BEIRUT: Syrian President Bashar Assad declared Monday that he would seek re-election in June, defying calls from his opponents to step aside and allow a political solution to the country’s devastating civil war.
On the ground, regime troops and paramilitary allies launched an offensive against the eastern neighborhood of Jobar and the suburb of Mliha, part of a concerted campaign to retake as much territory as possible in Greater Damascus in the run-up to the election.
Several dozen barrel bombs were dropped on the city and province of Aleppo, according to local activists and the Britain-based Syrian Observatory for Human Rights, but it appeared that many of them fell in the Sheikh Najjar region, where fierce fighting was taking place, rather than in civilian neighborhoods.
The Observatory said regime troops were advancing in Sheikh Najjar, although parts of Aleppo have been changing hands with great frequency in recent weeks, as both the regime and the rebels try to gain an edge.
Following an apparent agreement between the regime and the rebels in Aleppo, electricity and water supplies began to return to loyalist-held areas. Opposition forces in the city, including the Al-Qaeda-affiliated Nusra Front, had switched off the supplies 10 days ago, in an attempt to halt regime barrel bomb attacks on rebel-held areas.
One day after regime troops and allies re-took the coastal village of Samra in northern Latakia province, fierce clashes with rebels continued in several nearby locations, including the Armenian town of Kasab.
Assad formally submitted his nomination to Syria’s Constitutional Court to stand in an election that his Western and Arab foes have dismissed as a “parody” of democracy.
He is the seventh person to put himself forward for Syria’s first multi-candidate presidential vote in decades, but none of his rivals are expected to mount a serious challenge to 44 years of Assad family rule.
The announcement was made in parliament by speaker Mohammad al-Laham, who read out Assad’s submission. “I ... Dr. Bashar Hafez Assad ... wish to nominate myself for the post of president of the republic, hoping that parliament will endorse it,” it said.
State media said crowds gathered to celebrate the coming election and recent military gains by Assad’s forces who, supported by foreign allies, have turned the tide of a war which 18 months ago challenged their control over Damascus.
“As soon as we heard that the president announced his candidacy we came down to the streets to celebrate because we cannot see any future Syria without his excellency President Bashar Assad,” said Khadija Hashma, one of about 100 people demonstrating in the central Damascus district of Mazzeh.
In a statement minutes after his candidacy was announced, Assad appealed for restraint and said any “demonstration of joy” should be responsible, urging people not to fire celebratory shots in the air.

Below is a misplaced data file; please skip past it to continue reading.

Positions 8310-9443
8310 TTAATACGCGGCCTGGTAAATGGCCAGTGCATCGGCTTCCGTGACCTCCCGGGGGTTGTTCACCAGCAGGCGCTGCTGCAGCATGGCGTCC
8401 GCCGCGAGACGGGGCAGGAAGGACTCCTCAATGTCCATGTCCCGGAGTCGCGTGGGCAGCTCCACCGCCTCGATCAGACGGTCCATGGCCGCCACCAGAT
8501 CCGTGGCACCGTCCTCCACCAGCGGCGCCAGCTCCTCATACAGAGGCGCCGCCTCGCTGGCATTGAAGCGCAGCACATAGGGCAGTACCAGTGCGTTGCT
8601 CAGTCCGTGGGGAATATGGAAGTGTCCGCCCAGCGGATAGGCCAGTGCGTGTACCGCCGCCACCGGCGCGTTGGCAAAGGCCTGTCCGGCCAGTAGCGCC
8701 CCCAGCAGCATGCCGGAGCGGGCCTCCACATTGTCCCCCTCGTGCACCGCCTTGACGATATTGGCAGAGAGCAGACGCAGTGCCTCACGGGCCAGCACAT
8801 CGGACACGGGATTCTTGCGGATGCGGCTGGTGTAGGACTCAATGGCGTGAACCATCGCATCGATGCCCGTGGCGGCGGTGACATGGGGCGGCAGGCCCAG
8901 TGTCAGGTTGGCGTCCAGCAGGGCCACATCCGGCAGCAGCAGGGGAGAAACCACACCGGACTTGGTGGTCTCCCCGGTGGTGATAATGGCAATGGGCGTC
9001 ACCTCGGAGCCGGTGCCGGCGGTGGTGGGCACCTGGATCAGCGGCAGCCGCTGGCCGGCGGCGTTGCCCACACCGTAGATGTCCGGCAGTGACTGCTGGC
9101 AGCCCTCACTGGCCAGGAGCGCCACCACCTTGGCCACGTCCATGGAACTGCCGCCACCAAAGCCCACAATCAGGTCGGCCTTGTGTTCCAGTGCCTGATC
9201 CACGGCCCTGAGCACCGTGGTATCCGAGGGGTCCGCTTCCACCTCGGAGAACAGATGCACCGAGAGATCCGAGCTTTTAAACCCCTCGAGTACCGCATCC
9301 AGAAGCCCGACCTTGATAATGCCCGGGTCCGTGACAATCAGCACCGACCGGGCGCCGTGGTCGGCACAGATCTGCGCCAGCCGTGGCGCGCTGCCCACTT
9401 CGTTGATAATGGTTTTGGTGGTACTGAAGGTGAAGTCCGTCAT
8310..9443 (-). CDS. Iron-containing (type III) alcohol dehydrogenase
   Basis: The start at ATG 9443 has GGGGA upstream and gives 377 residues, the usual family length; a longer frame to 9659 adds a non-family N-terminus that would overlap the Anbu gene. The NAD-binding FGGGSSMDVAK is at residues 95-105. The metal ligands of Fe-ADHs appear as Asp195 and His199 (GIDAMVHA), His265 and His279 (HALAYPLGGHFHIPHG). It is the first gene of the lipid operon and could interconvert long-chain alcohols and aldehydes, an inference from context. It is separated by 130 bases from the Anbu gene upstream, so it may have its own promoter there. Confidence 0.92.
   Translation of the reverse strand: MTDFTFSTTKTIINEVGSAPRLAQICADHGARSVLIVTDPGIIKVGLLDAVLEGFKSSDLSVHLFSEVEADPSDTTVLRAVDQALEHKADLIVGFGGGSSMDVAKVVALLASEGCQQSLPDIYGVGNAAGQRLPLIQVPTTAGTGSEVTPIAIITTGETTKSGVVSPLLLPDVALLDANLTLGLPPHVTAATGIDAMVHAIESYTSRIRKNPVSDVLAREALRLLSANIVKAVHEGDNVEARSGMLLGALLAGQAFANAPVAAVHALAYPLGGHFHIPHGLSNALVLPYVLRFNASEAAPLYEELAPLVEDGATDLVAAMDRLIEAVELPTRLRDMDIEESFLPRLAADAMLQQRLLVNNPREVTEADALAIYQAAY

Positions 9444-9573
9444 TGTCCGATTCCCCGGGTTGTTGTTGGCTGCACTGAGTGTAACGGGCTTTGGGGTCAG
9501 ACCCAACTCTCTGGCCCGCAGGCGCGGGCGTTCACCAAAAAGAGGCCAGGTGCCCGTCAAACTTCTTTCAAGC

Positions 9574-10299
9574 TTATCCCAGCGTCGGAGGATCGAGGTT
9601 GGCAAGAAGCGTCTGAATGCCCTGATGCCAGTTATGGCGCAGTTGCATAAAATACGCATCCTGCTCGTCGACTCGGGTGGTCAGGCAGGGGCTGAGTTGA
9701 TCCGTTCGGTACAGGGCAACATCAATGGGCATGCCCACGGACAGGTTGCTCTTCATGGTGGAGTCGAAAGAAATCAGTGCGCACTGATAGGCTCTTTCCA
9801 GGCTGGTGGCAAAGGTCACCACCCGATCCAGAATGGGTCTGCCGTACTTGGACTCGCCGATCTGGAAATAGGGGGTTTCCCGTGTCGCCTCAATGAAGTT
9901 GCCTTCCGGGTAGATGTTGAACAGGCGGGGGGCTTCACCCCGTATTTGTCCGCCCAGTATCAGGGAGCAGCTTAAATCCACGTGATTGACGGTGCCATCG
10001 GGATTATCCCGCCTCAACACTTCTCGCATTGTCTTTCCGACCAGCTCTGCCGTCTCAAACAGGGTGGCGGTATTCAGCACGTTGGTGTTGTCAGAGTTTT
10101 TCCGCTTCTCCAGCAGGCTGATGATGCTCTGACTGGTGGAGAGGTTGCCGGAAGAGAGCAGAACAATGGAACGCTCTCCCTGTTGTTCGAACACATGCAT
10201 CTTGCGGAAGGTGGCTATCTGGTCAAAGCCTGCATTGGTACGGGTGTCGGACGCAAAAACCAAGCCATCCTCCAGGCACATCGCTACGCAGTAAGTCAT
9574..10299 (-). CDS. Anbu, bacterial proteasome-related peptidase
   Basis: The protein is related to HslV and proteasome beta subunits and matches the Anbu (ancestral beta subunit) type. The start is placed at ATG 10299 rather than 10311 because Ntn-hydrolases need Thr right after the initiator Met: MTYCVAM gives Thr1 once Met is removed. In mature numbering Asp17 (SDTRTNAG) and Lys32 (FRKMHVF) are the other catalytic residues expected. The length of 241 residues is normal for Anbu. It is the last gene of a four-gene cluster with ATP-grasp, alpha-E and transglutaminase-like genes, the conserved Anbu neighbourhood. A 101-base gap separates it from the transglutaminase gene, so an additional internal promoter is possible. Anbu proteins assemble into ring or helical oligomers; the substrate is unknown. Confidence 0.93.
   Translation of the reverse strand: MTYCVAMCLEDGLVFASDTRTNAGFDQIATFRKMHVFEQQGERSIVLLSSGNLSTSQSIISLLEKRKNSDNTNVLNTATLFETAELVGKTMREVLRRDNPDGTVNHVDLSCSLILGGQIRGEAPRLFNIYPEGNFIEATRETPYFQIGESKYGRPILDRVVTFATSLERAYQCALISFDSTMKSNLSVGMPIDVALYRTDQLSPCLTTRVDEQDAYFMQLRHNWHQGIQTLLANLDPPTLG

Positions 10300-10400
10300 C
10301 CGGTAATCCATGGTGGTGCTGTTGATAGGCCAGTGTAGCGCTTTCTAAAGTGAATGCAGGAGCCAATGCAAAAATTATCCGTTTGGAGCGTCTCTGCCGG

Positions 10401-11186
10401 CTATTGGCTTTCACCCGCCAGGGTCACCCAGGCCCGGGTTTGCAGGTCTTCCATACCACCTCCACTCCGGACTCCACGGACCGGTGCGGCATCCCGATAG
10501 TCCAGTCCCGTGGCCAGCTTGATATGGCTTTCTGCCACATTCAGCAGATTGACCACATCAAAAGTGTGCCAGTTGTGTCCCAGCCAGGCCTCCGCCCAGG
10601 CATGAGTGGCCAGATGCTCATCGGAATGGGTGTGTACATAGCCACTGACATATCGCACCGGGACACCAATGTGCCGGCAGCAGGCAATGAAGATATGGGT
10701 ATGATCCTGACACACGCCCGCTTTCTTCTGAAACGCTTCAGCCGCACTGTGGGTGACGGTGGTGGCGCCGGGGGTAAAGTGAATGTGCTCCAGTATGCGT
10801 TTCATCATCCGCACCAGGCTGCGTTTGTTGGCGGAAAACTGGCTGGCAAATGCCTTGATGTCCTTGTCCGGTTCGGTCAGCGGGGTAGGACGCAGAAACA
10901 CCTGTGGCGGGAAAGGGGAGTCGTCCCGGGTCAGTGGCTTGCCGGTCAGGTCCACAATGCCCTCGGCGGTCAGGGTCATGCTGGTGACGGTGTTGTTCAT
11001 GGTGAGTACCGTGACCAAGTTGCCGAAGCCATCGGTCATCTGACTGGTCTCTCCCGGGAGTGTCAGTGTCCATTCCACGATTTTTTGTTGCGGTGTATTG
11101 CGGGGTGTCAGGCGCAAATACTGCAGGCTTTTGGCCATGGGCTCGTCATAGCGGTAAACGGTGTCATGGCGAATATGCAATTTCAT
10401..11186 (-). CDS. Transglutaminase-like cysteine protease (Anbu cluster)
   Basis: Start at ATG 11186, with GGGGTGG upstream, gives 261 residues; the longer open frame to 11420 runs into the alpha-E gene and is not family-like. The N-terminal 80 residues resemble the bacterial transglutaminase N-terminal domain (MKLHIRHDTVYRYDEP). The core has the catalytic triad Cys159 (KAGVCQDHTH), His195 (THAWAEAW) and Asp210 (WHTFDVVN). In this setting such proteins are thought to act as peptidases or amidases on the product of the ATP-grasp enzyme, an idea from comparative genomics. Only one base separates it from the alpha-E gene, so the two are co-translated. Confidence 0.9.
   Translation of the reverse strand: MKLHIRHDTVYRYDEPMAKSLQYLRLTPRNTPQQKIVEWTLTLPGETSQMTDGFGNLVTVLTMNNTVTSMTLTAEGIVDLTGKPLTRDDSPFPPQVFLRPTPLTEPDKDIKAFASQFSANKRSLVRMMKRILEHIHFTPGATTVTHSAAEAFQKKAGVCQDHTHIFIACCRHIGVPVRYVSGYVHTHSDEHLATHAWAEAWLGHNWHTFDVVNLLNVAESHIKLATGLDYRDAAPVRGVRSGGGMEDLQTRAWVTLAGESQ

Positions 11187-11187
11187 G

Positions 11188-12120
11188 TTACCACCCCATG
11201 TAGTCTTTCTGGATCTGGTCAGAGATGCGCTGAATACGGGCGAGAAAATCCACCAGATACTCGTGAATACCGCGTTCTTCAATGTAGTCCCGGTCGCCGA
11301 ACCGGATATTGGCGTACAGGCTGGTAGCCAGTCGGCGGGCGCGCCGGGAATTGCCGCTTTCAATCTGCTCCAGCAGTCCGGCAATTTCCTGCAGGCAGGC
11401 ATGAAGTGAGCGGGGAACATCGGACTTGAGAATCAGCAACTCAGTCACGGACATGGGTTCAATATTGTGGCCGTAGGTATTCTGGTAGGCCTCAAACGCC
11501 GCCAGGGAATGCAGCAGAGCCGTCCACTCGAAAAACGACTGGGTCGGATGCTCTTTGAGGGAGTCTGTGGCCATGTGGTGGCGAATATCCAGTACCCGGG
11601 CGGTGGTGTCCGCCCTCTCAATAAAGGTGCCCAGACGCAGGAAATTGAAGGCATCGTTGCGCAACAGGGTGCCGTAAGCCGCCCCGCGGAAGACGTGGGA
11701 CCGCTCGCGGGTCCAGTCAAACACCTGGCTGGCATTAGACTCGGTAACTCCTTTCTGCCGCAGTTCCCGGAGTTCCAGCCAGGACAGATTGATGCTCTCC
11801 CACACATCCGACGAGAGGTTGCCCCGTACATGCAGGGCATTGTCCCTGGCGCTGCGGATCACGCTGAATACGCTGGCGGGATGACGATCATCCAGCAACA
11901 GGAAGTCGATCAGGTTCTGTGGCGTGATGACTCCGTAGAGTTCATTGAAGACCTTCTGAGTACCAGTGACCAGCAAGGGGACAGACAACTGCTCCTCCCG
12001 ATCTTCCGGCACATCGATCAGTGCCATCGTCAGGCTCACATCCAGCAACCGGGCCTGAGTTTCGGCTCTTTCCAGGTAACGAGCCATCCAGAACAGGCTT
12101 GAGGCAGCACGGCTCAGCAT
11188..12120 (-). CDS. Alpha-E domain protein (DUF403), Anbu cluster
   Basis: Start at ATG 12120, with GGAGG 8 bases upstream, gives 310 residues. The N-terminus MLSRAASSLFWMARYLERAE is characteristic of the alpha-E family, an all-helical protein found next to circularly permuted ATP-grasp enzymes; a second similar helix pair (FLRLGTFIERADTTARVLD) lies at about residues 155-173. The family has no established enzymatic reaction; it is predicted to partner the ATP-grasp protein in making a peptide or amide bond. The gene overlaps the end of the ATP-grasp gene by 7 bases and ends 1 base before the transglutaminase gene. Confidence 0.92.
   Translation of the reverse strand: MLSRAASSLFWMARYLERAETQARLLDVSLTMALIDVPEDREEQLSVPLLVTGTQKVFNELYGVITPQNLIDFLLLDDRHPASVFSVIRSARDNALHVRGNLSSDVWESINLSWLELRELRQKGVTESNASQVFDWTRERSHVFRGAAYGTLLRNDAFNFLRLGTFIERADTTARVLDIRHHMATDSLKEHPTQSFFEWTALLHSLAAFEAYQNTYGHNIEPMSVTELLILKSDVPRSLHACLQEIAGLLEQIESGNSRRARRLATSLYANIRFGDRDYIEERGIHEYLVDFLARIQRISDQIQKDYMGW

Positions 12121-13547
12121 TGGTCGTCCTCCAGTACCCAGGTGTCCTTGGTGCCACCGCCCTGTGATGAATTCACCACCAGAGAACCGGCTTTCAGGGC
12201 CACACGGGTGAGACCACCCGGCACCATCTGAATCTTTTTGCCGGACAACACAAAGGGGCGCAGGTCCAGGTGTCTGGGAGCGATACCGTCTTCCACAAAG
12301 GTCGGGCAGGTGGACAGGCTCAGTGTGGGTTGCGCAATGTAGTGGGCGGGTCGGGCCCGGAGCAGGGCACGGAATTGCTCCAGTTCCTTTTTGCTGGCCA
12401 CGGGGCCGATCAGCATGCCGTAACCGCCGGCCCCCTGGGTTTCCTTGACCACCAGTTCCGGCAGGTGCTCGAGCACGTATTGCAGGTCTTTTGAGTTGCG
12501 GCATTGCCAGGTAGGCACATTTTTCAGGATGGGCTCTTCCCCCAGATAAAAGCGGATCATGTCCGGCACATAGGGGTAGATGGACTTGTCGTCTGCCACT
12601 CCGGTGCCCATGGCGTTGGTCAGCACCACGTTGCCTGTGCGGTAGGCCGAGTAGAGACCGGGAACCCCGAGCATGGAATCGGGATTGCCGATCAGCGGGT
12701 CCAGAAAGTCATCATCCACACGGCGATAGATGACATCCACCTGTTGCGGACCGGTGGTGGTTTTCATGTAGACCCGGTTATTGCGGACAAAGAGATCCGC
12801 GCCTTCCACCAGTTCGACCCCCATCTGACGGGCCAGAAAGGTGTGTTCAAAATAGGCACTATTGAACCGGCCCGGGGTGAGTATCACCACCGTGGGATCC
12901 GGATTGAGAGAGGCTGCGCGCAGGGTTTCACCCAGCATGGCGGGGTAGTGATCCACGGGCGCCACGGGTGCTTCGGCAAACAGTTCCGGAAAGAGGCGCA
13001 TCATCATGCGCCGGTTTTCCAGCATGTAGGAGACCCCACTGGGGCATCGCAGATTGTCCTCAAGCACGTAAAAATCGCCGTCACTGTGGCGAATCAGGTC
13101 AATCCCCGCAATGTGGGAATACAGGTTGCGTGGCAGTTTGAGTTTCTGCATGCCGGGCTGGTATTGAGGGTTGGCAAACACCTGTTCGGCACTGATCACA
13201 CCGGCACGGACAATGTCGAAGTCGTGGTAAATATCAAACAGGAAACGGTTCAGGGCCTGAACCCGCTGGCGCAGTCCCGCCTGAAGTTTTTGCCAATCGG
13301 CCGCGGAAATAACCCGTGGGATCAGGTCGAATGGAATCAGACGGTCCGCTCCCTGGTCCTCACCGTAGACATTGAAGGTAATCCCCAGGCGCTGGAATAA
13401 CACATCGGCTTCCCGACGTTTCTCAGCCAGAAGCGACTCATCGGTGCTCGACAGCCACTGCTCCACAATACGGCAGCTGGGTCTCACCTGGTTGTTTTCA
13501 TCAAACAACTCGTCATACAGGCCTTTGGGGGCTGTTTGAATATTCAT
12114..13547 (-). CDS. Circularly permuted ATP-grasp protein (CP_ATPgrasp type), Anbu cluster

Syria’s exiled opposition leaders, barred from standing by a constitutional clause requiring candidates to have lived in Syria continuously for at least 10 years, dismissed the vote as a charade.
The constitution also says candidates must have the backing of 35 members of the pro-Assad parliament, effectively ruling out dissenting voices from the campaign.
The National Coalition, Syria’s main opposition umbrella group in exile, said Assad’s determination to win another term in office showed he was not interested in a negotiated settlement to the conflict.
“From the start this regime is illegitimate, and so is this action,” said Hadi Bahra, a member of the coalition’s political committee.
“This has no value, but says that the regime is not serious about a political solution.”
U.S. President Barack Obama, at the end of his Asia tour, defended his administration’s response to the Syria crisis.
“I would note that those who criticize our foreign policy with respect to Syria, they themselves say, ‘No, no, no, we don’t mean sending in troops.’ Well, what do you mean? ‘Well, you should be assisting the opposition.’ Well, we’re assisting the opposition. What else do you mean? ‘Well, perhaps you should have taken a strike in Syria to get chemical weapons out of Syria.’ Well, it turns out we’re getting chemical weapons out of Syria without having initiated a strike. So what else are you talking about? And at that point it kind of trails off.”
France, a strong supporter of the opposition, described Assad’s candidacy and the election as “a tragic absurdity and parody.”
“No legitimacy could come out of this phantom election in a devastated country,” said Foreign Ministry spokesman Romain Nadal.
A spokesman for the German Foreign Ministry, Martin Schaefer, said that, given the war, “it’s completely impossible to ask the Syrian people about their political wishes.”
Election commission head Hisham al-Shaar was Monday quoted by Syria’s Al-Watan newspaper as saying Syrians who had left the country illegally would not be eligible to vote. More than 150,000 people have been killed in Syria’s conflict.